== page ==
In which Truffula goes about her errands...
Over the Labor Day weekend, I realized that my Saturday was uncharacteristically free. Whee! A blank calendar square! My elation lasted for about 5.7 seconds... and then I promptly filled the square with two perfectly normal, suburban commitments: I shuttled myself off to pickup... bales of straw and aged manure.
I'm continuing to put the pieces into place for my Great Adventure into Permaculture. It's actually becoming a great adventure in community-building as well.
Perhaps ironically, my quest for straw to use as an ingredient in building up our soil quality led me to the very farm that's fighting for the continued use of the soil it's been tending for 30 years. I had a lovely visit with the farmer, who even helped me load up. Driving there, and then back home with my fully-laden car, felt like a bit of a pilgrimmage. I took my precious bales home, enjoyed a spot of lunch while Mr. Truffula helpfully unloaded, and then headed off to my next destination.
The easier approach for my compost procurement would have been to call up a local retailer, and to arrange for a truck to deliver several cubic yards. But, we have a farm animal rescue not too far away, and the hoofed residents generate large quantities of, em, compost ingredients. The need for manure takers is great, and conveniently, I have a great need for manure. Yes, I could have ordered up that truck, but then I wouldn't have had the opportunity to introduce my neighbors and a friend to the rescue farm. And, the four of us, plus the elder TruffulaBoy, wouldn't have met up at the farm to wield shovels for each other. The TruffulaBoy wouldn't have visited with his favorite goat. And, I wouldn't have gone over to the neighbors' property to see what nice projects and plants are shaping up in their yard. Mr. Truffula, who kindly helped me shuttle (heavy!) buckets of compost from the neighbors' vehicle to our yard, wouldn't have had the chance to chat with said neighbors.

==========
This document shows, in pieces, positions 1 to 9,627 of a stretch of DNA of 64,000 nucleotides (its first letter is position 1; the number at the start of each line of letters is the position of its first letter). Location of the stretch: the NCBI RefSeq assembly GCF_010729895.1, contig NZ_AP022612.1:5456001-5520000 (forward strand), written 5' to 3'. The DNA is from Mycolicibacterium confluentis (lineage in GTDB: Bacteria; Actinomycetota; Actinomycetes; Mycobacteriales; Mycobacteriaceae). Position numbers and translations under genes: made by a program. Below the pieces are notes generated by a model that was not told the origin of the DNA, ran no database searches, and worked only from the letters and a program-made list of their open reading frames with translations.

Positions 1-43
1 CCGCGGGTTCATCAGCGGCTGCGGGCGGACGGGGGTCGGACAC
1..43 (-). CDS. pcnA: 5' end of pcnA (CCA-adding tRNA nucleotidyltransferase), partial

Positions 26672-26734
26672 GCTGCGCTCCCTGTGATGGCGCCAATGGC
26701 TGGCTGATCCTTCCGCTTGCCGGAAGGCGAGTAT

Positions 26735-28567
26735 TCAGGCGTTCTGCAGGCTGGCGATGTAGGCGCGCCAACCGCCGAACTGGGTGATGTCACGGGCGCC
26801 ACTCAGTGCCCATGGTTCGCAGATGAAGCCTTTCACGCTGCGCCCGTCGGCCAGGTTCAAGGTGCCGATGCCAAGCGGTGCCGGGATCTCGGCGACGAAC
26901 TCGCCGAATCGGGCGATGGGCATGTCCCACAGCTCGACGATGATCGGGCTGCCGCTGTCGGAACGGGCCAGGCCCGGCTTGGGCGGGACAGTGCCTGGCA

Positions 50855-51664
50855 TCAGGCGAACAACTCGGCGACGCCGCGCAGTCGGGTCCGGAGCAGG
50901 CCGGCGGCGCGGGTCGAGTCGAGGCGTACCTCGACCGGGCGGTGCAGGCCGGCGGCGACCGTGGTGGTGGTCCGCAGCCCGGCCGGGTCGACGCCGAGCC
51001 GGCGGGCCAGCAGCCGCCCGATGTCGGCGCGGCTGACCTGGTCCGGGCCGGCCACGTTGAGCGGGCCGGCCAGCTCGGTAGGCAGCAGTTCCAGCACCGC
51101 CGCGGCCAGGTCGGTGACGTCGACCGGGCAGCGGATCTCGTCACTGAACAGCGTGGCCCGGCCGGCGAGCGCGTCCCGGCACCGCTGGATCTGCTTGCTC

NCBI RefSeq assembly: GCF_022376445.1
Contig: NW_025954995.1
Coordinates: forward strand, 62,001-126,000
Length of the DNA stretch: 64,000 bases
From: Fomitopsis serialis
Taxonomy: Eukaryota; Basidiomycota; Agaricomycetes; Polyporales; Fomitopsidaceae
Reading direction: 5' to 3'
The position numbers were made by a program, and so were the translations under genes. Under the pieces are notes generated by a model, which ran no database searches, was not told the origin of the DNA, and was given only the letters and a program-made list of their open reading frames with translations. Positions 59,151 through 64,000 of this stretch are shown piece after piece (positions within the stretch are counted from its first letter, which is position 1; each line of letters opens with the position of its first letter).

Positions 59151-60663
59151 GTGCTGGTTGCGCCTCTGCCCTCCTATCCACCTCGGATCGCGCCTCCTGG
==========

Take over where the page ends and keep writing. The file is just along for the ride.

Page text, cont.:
Forget about how many grocery sacks you can squeeze into a Honda Fit; the important fact to note is that you can get exactly five 42-inch bales of straw in there. Other useful facts to tuck away in case they come in handy are that while you could double-stack containers of compost, resist temptation -- you'll hit your loading weight limit long before you run out of room. Finally, when your neighbor offers you fresh figs, accept -- they're a treat for the tongue.
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